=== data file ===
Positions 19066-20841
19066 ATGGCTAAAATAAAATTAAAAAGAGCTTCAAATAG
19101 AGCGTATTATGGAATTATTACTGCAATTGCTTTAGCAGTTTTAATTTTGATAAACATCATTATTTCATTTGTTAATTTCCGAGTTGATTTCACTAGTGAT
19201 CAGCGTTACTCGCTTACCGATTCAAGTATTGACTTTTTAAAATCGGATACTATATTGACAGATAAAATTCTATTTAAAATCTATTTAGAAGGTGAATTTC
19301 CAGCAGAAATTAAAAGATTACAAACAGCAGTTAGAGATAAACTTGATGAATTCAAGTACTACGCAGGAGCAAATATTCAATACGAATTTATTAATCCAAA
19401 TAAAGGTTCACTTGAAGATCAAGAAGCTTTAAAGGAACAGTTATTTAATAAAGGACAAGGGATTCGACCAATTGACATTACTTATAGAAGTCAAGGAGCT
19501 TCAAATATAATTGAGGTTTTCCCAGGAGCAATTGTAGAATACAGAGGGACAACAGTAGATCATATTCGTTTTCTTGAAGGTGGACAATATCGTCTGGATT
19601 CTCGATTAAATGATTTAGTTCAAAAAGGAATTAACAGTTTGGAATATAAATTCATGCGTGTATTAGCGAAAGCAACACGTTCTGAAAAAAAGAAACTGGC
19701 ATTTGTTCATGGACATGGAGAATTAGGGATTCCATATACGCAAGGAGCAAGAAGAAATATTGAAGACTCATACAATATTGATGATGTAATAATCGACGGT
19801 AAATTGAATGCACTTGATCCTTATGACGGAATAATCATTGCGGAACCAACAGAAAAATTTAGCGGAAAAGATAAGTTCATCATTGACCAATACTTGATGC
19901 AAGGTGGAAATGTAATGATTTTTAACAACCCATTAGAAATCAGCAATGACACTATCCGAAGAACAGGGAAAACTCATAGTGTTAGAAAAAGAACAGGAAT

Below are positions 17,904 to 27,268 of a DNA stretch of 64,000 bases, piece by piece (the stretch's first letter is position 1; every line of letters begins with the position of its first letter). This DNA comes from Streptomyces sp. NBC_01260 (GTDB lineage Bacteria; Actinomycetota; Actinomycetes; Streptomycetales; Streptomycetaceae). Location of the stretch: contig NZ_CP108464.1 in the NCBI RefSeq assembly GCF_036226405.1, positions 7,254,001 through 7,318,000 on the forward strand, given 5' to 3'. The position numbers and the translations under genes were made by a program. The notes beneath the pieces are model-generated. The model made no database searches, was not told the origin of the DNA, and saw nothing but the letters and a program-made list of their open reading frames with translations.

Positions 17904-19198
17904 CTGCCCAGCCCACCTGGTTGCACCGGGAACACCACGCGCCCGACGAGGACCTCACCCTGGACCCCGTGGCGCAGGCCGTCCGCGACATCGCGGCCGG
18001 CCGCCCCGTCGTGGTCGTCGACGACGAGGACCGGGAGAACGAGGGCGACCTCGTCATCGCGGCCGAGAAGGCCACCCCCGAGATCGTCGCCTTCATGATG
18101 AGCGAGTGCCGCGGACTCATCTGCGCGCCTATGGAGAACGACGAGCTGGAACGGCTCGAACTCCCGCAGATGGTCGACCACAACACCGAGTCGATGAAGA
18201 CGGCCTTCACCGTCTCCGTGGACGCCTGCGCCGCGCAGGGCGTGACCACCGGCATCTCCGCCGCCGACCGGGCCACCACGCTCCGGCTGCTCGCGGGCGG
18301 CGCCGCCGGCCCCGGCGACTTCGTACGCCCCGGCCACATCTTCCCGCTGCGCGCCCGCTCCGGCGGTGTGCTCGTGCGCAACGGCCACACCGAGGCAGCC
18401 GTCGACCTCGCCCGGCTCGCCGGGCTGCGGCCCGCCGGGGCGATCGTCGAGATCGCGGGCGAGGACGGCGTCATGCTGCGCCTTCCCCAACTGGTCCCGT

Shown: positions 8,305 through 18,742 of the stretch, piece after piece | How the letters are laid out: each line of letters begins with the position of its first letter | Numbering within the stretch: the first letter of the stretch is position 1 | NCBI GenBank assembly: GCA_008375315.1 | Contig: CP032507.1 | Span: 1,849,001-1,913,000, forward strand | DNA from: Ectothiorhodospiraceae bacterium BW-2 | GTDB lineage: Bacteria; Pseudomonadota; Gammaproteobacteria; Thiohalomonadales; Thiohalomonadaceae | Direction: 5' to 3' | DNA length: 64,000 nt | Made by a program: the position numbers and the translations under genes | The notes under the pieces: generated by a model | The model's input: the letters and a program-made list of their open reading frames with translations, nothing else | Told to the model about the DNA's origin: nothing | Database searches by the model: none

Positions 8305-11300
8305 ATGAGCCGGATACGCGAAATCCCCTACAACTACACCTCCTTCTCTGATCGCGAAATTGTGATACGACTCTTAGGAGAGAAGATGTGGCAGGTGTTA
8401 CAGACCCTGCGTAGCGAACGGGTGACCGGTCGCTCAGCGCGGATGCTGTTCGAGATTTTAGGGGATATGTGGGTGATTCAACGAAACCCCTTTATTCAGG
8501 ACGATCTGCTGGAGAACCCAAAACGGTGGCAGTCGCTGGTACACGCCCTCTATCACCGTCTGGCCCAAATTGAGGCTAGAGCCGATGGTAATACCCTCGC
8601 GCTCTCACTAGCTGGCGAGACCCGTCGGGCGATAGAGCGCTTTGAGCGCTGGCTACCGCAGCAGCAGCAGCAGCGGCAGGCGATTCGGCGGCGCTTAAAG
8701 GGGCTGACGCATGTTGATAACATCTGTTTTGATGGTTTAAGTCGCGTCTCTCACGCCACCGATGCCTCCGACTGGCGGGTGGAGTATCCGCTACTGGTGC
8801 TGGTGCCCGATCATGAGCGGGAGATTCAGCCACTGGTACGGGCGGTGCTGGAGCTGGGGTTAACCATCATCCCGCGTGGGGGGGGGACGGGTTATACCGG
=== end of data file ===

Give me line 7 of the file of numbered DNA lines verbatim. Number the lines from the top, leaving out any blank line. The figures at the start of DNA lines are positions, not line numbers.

19501 TCAAATATAATTGAGGTTTTCCCAGGAGCAATTGTAGAATACAGAGGGACAACAGTAGATCATATTCGTTTTCTTGAAGGTGGACAATATCGTCTGGATT